‘It is difficult to keep everyone happy:’ Mixed reaction as new cycle lane opens in Swansea
Richard Youle, local democracy reporter
It’s been a long time in the making and has attracted considerable criticism, but the new cycle scheme on Swansea’s Mayals Road is now in use.
Barriers have been taken down and extra road markings added to the cycle-only lanes on either side of the road.
Speaking just before Christmas, a Swansea Council spokesman said the route would be finalised shortly and a further road safety audit undertaken after that.
On the morning of January 4, cyclists were riding along the cycle-only lanes – though not always the right ones – while others preferred to free-wheel down Mayals Road itself towards the junction with Mumbles Road.
To recap, the bottom and top sections comprise a shared-use path for cyclists and pedestrians.
In between there are raised cycle-only lanes on either side of the road – one uphill, one downhill – which skirt round bus stops. These sections also have dedicated footpaths to the side.
Mayals Road itself has been made narrower to accommodate the new layout.
Speaking to the Local Democracy Reporting Service, Richard Lisle, who was pedalling uphill on the cycle-only lane, said: “From my point of view, I was looking forward to it.
“I think it’s safe. I live at the top, and to be away from the cars is nice.”
Mr Lisle said he used to cycle along Mayals Road before the layout changed and that “sometimes vehicles were quite close to you”.
He said driving up and down the road in his car wasn’t much different to before, despite it being narrower, but he added that some cyclists didn’t use the new downhill-only lane on the Clyne Gardens side.
“That sort of defeats the object,” he said.
Pedestrian Victoria Ege was trying to cross Mayals Road with her dogs to access Clyne Gardens, and said she and others missed the former crossing point by the Mayals Road-Green Close junction, which had a little central island.
She said she didn’t think the new layout was well designed.
“Cyclists have to be safe, but ideally they should have just had a cycle lane on either side of the road,” said Miss Ege.
“There’s also been over a year of disruption.”
Miss Ege also said the two new crossing points nearer the top and bottom of the road weren’t handy for bus passengers, including schoolchildren, as they didn’t tally with the bus stops nearer the middle.
Another pedestrian, former civil engineer Jonathan Howard, said he felt the new layout was “a disaster” for reasons similar to Miss Ege’s.
Cycle lanes at road level on either side would, he said, have been preferable.
“It would have saved a lot of money,” he said.
Many residents were angry, according to Mr Howard, that they hadn’t seen details of the layout before the Welsh Government-funded project, which was drawn up by the council, got under way.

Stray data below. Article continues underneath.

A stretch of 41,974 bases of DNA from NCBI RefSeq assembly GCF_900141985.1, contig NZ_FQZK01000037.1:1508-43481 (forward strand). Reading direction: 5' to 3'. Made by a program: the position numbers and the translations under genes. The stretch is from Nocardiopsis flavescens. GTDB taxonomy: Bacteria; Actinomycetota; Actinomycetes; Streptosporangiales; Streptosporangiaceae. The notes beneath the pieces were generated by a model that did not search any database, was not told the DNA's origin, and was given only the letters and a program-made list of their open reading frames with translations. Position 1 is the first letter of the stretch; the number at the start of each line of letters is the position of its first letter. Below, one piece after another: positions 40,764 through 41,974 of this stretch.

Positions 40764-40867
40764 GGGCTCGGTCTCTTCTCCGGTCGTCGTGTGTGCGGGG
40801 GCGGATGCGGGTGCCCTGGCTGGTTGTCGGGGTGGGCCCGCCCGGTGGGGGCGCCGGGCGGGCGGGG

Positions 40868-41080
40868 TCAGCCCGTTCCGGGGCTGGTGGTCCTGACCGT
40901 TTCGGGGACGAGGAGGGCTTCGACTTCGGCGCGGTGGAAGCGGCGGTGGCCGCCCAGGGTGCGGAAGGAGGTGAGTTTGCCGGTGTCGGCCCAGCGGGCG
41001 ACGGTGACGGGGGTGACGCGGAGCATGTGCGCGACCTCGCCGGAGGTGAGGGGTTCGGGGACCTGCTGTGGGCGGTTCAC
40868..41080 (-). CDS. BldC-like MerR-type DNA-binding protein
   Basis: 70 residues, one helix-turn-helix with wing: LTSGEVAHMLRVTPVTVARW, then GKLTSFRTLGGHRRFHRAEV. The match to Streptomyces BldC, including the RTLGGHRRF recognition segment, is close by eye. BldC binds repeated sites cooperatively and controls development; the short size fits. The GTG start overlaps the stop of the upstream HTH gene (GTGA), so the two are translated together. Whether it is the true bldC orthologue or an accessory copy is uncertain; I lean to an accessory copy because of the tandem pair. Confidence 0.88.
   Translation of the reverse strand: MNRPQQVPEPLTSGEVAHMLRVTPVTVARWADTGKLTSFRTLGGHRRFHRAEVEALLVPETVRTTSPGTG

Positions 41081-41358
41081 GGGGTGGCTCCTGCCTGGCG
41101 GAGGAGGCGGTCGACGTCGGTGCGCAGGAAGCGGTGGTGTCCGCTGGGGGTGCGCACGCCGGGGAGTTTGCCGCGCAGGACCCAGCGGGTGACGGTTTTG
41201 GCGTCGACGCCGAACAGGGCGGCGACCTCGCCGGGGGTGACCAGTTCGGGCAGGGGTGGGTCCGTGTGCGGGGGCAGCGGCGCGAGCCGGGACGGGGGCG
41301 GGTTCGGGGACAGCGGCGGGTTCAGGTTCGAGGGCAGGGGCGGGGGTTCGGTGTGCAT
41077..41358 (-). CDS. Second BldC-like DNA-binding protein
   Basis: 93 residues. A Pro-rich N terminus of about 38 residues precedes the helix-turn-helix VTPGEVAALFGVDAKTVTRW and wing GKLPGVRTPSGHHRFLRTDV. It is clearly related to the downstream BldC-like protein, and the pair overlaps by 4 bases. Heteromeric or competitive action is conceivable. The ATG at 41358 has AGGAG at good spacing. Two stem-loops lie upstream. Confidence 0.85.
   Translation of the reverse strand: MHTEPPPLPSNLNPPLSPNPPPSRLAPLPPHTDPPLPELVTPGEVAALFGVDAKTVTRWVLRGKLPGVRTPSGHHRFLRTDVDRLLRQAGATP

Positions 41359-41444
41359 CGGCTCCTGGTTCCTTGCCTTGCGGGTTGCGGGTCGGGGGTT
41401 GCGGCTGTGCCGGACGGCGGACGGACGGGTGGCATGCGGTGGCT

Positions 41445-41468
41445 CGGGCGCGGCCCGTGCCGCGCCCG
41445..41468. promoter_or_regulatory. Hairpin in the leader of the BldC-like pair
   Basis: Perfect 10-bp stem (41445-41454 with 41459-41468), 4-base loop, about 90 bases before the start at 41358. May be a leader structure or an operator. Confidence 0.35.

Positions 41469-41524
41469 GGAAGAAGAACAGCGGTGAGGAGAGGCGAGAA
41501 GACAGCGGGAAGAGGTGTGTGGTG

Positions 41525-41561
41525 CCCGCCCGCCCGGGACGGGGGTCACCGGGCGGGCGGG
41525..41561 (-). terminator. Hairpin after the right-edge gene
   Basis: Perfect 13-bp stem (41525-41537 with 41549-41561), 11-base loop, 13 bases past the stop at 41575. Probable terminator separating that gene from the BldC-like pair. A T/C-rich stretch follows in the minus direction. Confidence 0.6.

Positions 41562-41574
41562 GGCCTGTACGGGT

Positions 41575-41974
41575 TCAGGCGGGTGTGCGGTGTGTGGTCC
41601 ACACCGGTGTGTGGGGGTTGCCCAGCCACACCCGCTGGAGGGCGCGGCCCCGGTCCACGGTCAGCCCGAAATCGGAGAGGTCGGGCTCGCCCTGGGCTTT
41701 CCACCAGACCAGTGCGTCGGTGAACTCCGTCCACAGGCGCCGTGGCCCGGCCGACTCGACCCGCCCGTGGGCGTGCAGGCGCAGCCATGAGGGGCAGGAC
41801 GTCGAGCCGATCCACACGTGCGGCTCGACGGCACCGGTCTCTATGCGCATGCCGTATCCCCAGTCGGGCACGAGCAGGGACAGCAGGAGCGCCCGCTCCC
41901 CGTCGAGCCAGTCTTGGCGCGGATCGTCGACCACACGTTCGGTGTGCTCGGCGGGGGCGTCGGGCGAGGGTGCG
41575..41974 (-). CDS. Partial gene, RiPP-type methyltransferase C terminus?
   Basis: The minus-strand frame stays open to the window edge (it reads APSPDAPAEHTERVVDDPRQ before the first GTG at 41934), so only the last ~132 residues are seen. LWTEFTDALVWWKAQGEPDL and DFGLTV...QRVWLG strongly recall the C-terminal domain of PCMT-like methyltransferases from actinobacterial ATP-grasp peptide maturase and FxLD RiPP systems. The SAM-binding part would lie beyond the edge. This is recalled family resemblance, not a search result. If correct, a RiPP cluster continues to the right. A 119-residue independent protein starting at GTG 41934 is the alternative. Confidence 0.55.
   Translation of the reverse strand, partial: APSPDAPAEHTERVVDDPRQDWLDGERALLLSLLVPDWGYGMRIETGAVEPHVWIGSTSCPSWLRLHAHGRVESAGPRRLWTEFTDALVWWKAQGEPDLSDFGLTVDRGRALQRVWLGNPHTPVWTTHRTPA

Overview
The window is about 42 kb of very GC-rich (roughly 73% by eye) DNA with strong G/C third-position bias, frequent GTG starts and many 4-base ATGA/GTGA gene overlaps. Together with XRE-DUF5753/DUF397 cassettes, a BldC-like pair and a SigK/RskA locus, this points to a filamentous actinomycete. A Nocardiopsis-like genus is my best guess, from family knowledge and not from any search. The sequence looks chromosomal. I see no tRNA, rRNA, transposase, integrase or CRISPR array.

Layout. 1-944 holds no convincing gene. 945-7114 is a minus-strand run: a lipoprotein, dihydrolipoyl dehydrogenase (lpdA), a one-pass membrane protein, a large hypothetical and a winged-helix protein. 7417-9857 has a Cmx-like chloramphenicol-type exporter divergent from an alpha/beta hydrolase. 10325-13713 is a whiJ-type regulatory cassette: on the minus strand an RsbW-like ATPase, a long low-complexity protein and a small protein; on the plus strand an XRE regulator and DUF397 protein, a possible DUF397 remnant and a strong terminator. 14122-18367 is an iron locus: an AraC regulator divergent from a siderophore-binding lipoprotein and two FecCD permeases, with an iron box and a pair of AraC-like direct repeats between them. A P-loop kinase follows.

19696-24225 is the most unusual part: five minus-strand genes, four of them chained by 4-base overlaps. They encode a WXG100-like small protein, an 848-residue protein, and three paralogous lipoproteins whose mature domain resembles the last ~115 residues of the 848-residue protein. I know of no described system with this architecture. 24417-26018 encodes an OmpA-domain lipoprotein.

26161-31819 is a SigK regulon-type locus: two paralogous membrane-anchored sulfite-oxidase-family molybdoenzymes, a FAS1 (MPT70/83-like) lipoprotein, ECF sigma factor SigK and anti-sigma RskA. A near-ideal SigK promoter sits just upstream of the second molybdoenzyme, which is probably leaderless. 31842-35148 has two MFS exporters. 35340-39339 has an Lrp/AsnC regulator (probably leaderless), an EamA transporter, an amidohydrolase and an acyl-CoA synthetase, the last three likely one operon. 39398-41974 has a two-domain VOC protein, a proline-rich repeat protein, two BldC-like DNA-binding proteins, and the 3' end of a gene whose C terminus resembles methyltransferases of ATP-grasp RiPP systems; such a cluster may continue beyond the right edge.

Mr Howard also had concerns about the shared-use section near the bottom of Mayals Road where it passed the entrance to a sheltered housing complex, Mumbles Bay Court, on a slight bend.
“Cyclists whizz past there,” he said. “It would be safer if they were on the road.”
Laura Sheldon lives near the top of Mayals Road, and felt the new layout was “awful”.
She said she cycled quite a lot but was put off by the bike-only lanes being so close to the road.
“I spoke to someone who said they got clipped by a wing mirror of a lorry,” she said.
Mrs Sheldon also said the narrower road felt dangerous when driving uphill into sunlight.
“There’s no leeway,” she said.
Further down Mayals Road, a cyclist heading downhill uses the uphill-only lane for a hundred or so metres, while another heading uphill powers up the downhill-only lane – despite the Local Democracy Reporting Service coming towards him on two wheels.
A couple of other downhill cyclists just stick to road itself.
Pedestrian Julie Tarling said she believed the new layout was confusing, and that two cycle lanes either side of the road would have sufficed.
Asked if she felt there were any benefits to how things were now, she replied: “Honestly? No.”
A campaign group, Safe Mayals Road, has concerns about the design of the new layout and believes it presents dangers to all users, but it supports the aim of getting more people on their bikes.
The council wants to encourage people to use their cars less, and it also aims to extend the Mayals Road route, in the form of a shared-use path, to Bishopston.
Near the bottom of Mayals Road, a lorry chugs uphill, its driver’s side wheels just crossing the white lines in the middle as it follows the curve to the left.
There are some new dotted lines by the entrance to Mumbles Bay Court, encouraging cyclists not to stick close to the boundary wall, where visibility for all parties is restricted.
A cyclist nearby said he felt exposed on the cycle-only lanes, and that a truck’s wing mirror had once passed very close to his head.
“It was close enough to give me a shock,” said the man, who asked not to be named. “Now I actually walk with my bike on the footpath.”
He added: “It is difficult to keep everyone happy.”
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No doubt it will be re appraised after a few accidents